On my first night of travelling along the Tamiami, I met a man named Mike. He was fishing and I approached him to ask if he was a local. He said he was now, but was originally from NY. He saw my Boston Bruins hat and he mentioned he was a NY Islanders fan. Yay fellow hockey fans! He told me he comes down to the canal most nights to do a little fishing and meditate at the end of the day. It got me thinking about the human need for ritual. Whether we realize it or not, we all have morning and evening rituals to help us mark our days. If we can be mindful of those practices so as to deepen their meaning, we can move toward having even more fulfilling spiritual lives.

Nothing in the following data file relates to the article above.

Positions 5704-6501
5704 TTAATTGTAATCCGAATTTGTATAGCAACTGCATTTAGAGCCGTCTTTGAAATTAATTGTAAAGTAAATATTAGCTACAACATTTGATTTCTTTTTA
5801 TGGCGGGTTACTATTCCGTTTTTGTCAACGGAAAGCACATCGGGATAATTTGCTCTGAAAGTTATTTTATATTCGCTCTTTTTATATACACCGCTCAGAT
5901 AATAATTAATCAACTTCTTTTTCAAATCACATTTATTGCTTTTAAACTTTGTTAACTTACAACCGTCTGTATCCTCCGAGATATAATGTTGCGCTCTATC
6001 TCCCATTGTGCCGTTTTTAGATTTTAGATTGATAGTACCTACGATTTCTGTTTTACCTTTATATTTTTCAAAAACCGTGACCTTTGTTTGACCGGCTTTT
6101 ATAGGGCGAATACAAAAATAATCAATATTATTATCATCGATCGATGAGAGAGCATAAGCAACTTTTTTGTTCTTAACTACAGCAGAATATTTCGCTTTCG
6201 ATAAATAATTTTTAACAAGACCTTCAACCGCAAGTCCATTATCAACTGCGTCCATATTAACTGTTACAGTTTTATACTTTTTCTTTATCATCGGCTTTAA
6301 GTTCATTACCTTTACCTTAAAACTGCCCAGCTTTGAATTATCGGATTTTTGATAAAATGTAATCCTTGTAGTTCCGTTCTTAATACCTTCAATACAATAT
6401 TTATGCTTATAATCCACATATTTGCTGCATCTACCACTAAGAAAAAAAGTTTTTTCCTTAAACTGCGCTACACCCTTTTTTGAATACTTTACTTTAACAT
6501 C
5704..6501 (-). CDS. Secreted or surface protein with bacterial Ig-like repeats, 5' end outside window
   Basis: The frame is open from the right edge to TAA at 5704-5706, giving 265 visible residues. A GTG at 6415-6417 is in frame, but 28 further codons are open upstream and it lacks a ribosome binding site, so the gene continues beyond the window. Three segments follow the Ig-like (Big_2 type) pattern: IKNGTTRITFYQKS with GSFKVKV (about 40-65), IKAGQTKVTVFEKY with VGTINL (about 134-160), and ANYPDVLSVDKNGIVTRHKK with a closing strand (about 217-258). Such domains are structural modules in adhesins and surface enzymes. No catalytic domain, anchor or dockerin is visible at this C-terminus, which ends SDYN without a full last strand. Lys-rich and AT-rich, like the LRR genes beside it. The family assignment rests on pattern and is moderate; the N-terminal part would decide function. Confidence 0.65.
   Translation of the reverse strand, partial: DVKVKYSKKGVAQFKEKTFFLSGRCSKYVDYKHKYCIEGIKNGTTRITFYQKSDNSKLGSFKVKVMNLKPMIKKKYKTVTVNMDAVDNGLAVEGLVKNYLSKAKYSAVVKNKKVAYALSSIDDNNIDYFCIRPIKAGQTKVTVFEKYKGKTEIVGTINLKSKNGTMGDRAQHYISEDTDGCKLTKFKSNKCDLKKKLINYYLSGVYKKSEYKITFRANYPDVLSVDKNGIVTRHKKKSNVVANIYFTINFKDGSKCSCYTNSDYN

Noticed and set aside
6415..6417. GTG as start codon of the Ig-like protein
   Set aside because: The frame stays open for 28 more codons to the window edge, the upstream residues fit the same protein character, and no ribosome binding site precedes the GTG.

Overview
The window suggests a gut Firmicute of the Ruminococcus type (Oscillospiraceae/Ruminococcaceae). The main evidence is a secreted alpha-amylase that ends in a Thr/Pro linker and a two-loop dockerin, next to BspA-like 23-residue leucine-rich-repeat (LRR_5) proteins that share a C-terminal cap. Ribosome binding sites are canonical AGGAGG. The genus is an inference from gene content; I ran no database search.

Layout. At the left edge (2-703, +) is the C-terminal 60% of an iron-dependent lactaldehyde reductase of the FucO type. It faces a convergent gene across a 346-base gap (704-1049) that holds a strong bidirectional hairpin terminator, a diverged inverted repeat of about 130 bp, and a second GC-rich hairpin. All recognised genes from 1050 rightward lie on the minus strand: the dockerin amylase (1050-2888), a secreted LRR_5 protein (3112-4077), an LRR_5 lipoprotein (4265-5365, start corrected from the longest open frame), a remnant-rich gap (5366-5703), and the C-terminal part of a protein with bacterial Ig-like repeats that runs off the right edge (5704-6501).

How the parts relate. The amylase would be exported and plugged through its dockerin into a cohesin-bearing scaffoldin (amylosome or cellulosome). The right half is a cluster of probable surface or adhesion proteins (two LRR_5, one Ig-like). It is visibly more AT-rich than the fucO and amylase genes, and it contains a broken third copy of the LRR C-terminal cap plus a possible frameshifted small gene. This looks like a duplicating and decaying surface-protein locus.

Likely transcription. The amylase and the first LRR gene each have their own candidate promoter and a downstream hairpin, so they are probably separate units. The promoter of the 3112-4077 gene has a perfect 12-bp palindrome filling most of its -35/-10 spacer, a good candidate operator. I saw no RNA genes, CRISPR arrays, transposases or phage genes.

Anyway, my reason for approaching him in the first place was to see if he had any suggestions for stealth camping, as the water district sign specifically said no overnight camping (whereas Krome Avenue didn’t, making the Deputy’s comments even more puzzling). He said it wasn’t really patrolled and I’d likely be fine. He even helped be pick out a spot and gave me some advice on snakes and gators. Before he left, he went out of his way to come back to do some more trail magic, making my night.
That night, before going to sleep, I finally experienced by first thunderstorm and downpour while in the Big Agnes Scout Plus UL2 tent. It stood up well and kept me dry and cozy for the entire evening. When morning came, there wasn’t any condensation inside the tent whatsoever and it outside condensation dried quickly.